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Sponsored by: Comcast Business
October 18, 2023

How Generative AI is Creating New Cybersecurity Threats at Scale

With the release of ChatGPT in November of 2023, generative AI —a branch of artificial intelligence that creates new text, images, video, and other content — went mainstream. Journalists touted the technology’s transformative potential, and everyday people started wondering how it might make their lives better. Generative AI’s newfound position in the spotlight also brought discussions of its ethical use and how to prevent malicious and inappropriate applications, dangers that becomes increasingly apparent when viewed through the lens of cybersecurity.

More Convincing Scams

  • Fake written content: Generative AI can create fraudulent content, including real-time conversations, to impersonate users and elevate social engineering and phishing attacks. It also enables non-native English speakers to refine messages and avoid common pitfalls.
  • Fake digital content: AI can be used to generate fake content at scale, including avatars, social media profiles, and malicious websites that can be used to collect credentials and user information.
  • Video deep fakes: Believable generated videos can be used to deceive users into taking action and divulging credentials, potentially undermining the effectiveness of employee cybersecurity training.
  • Voice deep fakes: Audio AI tools are available that can be used to simulate the voices of managers and senior executives, leaving fraudulent voice memos or other instructions for staff.
  • Fake documents: Combining written copy and image/video generation capabilities, generative AI can create authentic-looking documents that can be used to breach defenses.

New Threat Vectors

  • AI-written code: Leveraging generative AI, in search of efficiency, to develop code for applications and plug-ins that connect to existing infrastructure and applications may inadvertently create cybersecurity gaps. It is important that all organizations insist on code provenance or a Software Bill of Materials (BoM) to know if AI was involved in the process.
  • Multiplication of threat vectors: Once an initial breach has occurred, AI tools can be used to modify code at scale, giving control to attackers. These tools can also be trained on a dataset of known vulnerabilities and used to automatically generate new exploit code to target multiple vulnerabilities in rapid succession.
  • Reconnaissance at scale: Cybercriminals can use generative AI to scan massive amounts of company data, summarizing it to identify employees, relationships, and assets, potentially leading to user impersonation, blackmail, or coercion.
  • Exposure of proprietary information: Well-intentioned employees can inadvertently expose internal information to large language models, like ChatGPT, which assimilate the information and use it to train the AI. While individual users can opt out of data collection, it is not foolproof and is leading some companies to ban their employees from using generative AI for business purposes.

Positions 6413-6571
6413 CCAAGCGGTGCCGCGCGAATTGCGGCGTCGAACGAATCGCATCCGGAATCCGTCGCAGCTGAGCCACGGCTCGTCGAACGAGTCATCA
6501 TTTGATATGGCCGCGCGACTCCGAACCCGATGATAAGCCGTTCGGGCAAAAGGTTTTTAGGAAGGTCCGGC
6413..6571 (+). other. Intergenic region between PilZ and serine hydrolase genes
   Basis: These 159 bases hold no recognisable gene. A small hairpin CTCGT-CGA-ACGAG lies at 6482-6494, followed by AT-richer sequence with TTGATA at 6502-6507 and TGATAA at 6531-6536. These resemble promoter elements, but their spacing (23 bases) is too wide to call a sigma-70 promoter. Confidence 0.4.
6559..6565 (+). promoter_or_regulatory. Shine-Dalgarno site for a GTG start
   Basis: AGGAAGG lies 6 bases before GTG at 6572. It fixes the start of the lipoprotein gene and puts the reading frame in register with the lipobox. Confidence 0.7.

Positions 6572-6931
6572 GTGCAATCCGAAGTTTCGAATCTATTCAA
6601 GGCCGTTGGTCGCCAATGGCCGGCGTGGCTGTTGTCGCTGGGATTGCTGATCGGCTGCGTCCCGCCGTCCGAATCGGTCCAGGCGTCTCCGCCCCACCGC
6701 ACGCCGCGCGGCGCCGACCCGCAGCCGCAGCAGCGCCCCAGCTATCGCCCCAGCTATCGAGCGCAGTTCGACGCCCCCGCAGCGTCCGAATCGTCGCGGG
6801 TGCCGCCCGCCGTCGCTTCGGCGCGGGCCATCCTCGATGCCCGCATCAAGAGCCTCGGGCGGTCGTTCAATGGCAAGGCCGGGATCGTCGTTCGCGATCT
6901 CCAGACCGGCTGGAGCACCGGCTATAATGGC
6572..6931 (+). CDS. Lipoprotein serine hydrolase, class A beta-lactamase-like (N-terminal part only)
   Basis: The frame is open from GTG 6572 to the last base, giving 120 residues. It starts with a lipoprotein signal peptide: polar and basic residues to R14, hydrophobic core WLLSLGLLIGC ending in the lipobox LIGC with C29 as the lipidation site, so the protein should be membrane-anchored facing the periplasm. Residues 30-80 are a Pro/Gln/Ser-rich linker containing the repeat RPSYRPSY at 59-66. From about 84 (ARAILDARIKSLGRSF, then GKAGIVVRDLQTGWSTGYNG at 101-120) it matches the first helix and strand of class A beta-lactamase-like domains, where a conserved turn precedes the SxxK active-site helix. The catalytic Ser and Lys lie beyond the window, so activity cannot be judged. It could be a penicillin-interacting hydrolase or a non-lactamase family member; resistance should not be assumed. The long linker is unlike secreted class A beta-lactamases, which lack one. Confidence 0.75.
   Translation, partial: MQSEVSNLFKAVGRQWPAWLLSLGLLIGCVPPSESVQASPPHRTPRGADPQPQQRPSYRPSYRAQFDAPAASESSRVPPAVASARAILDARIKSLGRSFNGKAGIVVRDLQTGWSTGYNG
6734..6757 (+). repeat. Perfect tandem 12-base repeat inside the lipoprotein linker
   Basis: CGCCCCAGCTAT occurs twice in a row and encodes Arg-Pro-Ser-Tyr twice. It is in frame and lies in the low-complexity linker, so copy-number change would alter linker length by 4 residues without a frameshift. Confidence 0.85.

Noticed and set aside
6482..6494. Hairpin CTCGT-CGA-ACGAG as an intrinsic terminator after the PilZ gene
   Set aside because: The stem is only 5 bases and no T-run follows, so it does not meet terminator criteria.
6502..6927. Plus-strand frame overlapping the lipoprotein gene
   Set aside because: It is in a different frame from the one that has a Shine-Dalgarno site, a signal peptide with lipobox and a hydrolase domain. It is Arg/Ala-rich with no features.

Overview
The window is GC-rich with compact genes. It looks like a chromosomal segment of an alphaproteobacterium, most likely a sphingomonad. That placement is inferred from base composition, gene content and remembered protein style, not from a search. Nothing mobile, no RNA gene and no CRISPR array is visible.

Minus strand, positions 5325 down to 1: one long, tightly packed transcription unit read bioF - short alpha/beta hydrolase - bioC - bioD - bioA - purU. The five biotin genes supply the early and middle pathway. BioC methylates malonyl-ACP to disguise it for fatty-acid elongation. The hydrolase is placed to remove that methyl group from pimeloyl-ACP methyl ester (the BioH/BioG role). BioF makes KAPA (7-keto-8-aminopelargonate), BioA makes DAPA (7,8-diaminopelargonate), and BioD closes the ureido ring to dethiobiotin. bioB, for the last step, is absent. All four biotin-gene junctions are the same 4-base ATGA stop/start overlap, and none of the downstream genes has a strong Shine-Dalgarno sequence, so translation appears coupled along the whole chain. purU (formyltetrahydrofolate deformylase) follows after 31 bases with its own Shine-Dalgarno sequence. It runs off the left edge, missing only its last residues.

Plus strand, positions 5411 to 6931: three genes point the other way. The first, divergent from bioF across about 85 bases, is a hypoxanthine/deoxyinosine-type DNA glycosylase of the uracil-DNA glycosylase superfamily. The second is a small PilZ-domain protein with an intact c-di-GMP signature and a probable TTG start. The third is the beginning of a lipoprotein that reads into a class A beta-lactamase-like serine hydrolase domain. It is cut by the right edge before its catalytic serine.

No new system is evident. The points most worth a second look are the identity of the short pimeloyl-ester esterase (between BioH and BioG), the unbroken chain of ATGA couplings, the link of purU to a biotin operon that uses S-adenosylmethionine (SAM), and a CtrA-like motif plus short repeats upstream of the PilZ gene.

• Prompt injection: This new type of threat involves hijacking a language model’s output to allow an attacker to bypass user prompts and return any text the attacker desires. This can be used to covertly inject malicious code into responses generated by the AI.
  • Integrations & APIs: As the development of apps and features built on top of leading generative AI models continues to grow, integrations and APIs will create new door-ways into corporate networks and potential gaps in security.

What Can Businesses Do to Help Protect Themselves?

Generative AI is enabling cybercriminals to scale attacks in terms of speed, volume, and variety. To counter this, companies should start by thoroughly reviewing their security postures, including assessing current systems, identifying vulnerabilities, and making the necessary adjustments to enhance protection.

Employee training initiatives should also be re-evaluated. By educating employees about the potential dangers of generative AI and teaching them how to identify and respond to threats, companies can help mitigate the risk of attacks. Organizations looking to stay ahead of emerging AI-based threats should also consider the following:

  • Look at adopting AI security and automation tools to help level the playing field. AI can help take noise out of the system by distinguishing real threats from false.
  • Focus on addressing threats faster by using security services like Endpoint Detection and Response (EDR) to provide real-time feedback on unfolding threats at the network edge.
  • Apply Zero Trust Network Access (ZTNA) and Secure Access Service Edge (SASE) approaches to move trust away from the network perimeter and instead continuously monitor users, devices, and activities within your network.

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